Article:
* Expert Witnesses On The Internet

How to find an expert witness on the Internet.

By Erik J. Heels

First published 11/25/1997; LegalResearcher.com; publisher: New York Law Publishing Company

If you want to find an expert on the Internet, there are many places you can go, including the Web’s most popular Web site, Yahoo, and the legal community’s equivalent of Yahoo, Findlaw.

Finding an expert is one thing. Finding out about an expert is another. If you are already neck-deep in a case with a deposition deadline looming for your adversary’s expert, you’ve got a harder task ahead of you. Most of the listings shown in Yahoo and Findlaw do not let you search a particular database by name. In other words, if you know the name of your expert witness, they are no help to you. Fortunately, there are several resources that you can use to find out more about a particular expert witness.

Are you looking for information about an expert for the plaintiff or for the defense? If you are looking for information about a plaintiff’s expert, surf over to the Web site of ATLA, the Association of Trial Lawyers of America (http://www.atlanet.org/). ATLA does not maintain a searchable database of experts on its Web site, but it does have a page of links of interest to its members (http://www.atlanet.org/link.htm). Technical Advisory Service for Attorneys – TASANet – (http://www.tasanet.com/) advertises there, so it’s a safe bet that they cater to the trial bar.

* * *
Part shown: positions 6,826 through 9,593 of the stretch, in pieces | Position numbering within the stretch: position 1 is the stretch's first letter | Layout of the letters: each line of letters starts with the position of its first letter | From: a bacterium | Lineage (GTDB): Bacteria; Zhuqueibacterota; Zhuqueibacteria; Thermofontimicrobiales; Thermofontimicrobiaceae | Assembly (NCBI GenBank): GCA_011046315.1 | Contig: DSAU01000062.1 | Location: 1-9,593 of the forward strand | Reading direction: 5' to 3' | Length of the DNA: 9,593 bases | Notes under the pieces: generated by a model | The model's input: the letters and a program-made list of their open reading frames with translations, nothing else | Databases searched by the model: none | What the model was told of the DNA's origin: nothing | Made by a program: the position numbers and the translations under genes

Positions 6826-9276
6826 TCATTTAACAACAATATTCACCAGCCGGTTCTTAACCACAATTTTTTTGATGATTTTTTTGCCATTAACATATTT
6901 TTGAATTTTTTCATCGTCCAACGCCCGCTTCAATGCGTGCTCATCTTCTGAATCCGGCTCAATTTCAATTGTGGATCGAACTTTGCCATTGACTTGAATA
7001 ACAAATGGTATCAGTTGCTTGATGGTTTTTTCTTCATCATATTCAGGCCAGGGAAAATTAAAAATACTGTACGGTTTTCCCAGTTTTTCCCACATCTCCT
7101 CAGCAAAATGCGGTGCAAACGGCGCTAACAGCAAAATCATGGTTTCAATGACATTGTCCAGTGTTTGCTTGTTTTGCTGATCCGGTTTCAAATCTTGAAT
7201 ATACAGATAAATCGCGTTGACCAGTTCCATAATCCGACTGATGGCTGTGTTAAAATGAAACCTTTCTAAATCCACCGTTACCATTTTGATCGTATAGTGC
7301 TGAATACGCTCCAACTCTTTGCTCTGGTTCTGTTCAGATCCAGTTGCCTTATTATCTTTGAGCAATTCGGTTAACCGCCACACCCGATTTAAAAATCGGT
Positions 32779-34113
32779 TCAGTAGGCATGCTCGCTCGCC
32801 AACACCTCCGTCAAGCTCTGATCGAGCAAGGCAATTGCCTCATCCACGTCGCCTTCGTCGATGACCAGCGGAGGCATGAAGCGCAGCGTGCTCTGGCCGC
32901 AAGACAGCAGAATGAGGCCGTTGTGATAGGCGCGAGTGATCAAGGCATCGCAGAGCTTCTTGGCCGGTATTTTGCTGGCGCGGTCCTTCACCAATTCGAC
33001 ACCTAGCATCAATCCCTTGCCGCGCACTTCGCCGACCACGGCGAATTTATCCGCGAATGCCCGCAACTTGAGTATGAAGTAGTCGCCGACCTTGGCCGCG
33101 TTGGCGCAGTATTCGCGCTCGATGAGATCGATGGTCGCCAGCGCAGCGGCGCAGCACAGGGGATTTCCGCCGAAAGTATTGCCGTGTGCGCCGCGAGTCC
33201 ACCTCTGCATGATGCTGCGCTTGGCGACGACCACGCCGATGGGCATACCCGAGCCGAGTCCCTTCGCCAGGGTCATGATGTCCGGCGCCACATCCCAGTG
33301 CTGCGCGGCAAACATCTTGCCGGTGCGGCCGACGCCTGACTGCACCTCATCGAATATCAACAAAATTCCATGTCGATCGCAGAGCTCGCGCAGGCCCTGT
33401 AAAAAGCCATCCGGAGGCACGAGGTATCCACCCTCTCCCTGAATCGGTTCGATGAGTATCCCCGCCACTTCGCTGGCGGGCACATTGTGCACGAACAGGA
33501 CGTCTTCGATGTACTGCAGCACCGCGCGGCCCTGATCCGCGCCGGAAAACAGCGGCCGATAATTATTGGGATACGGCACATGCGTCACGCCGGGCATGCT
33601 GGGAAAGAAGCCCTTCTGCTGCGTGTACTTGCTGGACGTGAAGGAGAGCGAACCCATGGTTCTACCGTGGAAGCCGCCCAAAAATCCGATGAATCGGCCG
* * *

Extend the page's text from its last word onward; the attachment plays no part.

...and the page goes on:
On the defense side, try the Defense Research Institute (http://www.dri.org/). The Defense Research Institute (DRI) has a searchable database of 47,000 experts online. You can search it from the Web, but it is a fee-based service. Another great resource on the defense side is Ides (http://www.idex.com/), which contains 50,000 experts in its database as well as case details, transcripts, article searches. Also a fee-based system.

Do you know where your expert went to school? If so, check out the Web site for the expert’s college. Many alumni associations maintain online databases of alumni with short summaries of what they’re up to. For the colleges, it’s part member services and part keeping in touch with their alum to prod them for donations. For you, it could provide background information needed to make your case.

If you know where you expert lives, you may be able to search the local newspaper on the Web for recent stories by or about your expert. Many newspapers do not let their content get indexed by the public search engines such as Alta Vista and Infoseek.

Finally, don’t forget the search engines themselves. Using DejaNews (http://www.dejanews.com/) will turn up any postings to Usenet – old or recent – by or about you expert.

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